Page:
Getting a true handle on the financial status of the organization is critical early on. When I took over after the CEO who was embezzling, as you might imagine, the books were in a terrible mess. It took a while to sort out what entries were real and which were “made up”. We worked closely with our accounting firm to straighten out the financials to get a true picture of the state of the organization. And, we put policies in place to protect the organization and the people running it.
Get the help of any outside professionals you need during this process. Besides the obvious review of 990’s and budgets, ask a lot of questions about anything that seems unusual. “What does this line item ‘Executive Expense Account’ mean?” “How did you determine the individual donation projections for the year?” “Who are our major donors and key stakeholders?” “What are our liabilities for the next 6 months?”
It is critical to know what funding is coming in and what expenses are going out in order to construct your plan and to determine next steps.
Immediately beginning to build relationships with board and staff is critical to success in your role. Besides getting to know staff members and what their respective jobs entail, getting to know board members is equally important. One of the first things I did in my most recent transition is to go on a “Listening Tour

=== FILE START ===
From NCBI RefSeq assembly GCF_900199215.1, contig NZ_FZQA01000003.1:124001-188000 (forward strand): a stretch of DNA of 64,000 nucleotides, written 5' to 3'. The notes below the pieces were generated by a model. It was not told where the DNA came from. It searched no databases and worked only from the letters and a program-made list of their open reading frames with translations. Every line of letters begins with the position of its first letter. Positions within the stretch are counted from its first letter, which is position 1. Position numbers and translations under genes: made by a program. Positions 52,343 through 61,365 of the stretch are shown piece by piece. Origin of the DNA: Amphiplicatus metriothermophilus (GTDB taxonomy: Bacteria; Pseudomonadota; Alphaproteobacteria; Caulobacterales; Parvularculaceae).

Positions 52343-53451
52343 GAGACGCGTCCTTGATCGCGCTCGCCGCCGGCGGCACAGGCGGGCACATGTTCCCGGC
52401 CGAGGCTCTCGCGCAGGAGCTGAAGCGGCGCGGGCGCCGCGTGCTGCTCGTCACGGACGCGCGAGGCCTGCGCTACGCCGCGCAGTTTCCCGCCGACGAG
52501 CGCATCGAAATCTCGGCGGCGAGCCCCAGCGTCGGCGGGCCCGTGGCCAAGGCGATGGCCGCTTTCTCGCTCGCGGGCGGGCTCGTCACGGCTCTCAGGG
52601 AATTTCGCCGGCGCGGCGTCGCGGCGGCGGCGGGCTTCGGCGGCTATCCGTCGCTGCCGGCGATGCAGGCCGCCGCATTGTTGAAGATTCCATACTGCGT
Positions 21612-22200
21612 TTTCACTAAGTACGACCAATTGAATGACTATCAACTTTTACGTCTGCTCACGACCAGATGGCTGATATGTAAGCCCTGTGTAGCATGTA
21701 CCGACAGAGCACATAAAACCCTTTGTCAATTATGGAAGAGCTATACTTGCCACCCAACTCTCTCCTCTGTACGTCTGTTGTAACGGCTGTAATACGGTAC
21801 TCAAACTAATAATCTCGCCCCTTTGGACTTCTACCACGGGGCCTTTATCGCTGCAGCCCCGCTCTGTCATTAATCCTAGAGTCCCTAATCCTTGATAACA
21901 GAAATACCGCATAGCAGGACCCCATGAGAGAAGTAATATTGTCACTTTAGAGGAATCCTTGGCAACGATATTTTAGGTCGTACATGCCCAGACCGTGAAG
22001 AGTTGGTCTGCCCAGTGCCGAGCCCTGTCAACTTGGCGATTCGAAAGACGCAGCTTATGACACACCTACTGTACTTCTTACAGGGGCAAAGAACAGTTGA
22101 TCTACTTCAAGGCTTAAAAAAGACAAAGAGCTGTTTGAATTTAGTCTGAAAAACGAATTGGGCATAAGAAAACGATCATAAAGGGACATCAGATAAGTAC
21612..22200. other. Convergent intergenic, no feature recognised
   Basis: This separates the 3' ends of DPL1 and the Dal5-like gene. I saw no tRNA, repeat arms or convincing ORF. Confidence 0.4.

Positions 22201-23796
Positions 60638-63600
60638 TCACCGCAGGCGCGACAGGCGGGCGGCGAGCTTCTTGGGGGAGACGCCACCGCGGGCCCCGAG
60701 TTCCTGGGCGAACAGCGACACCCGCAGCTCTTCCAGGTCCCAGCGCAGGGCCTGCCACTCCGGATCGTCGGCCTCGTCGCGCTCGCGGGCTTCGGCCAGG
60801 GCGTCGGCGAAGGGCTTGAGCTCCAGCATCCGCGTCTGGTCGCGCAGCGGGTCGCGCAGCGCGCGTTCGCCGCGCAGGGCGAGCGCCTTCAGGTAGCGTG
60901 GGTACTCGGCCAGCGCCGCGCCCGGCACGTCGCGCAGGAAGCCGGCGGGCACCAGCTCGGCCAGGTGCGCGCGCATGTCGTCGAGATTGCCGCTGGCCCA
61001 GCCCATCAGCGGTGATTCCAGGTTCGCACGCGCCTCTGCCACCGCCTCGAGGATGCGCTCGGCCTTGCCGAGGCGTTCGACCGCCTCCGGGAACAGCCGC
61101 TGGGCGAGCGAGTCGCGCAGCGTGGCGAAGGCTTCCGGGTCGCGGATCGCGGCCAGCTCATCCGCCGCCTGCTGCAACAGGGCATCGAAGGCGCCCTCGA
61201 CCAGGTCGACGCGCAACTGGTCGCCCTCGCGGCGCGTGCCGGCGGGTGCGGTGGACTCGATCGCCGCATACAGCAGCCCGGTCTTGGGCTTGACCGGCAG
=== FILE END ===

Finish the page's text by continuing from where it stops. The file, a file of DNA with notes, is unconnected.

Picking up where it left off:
“. I did mine by phone because our board members are spread out across the country and Canada. But if you can meet in person, that’s even better!
Each individual board member generously set aside 30 minutes of their time for us to get acquainted. I had just a few questions I wanted to know and the time just flew by. You can find the template I used to guide my questioning here. We had some rich conversations! After completing the interviews, I compiled the results and sent them to every board member. Board members got to see what others thought and some of the responses became starting points for future discussions and planning. And, they got to know ME a little better as a person rather than just some words on a resume.
Next, relationships with donors need to be established. It goes without saying that this activity is especially critical in a small organization with no development staff. Calling and thanking major donors pays relationship dividends…and donor retention dividends…down the road. A simple thank you followed by a question, “I’m curious. When you give to __________ what do you want your gift to accomplish?”** Then sit back, listen and prepare to be blown away by your donors!
Assuming the leadership mantle in a nonprofit organization has many rewards. Those of us working in this sector, especially those working for small nonprofits, are here to make a difference. Salaries are typically lower and benefits skimpier than in respective jobs in corporate America, or even in larger nonprofits, but we see daily how we change peoples’ lives. And that’s what it’s all about!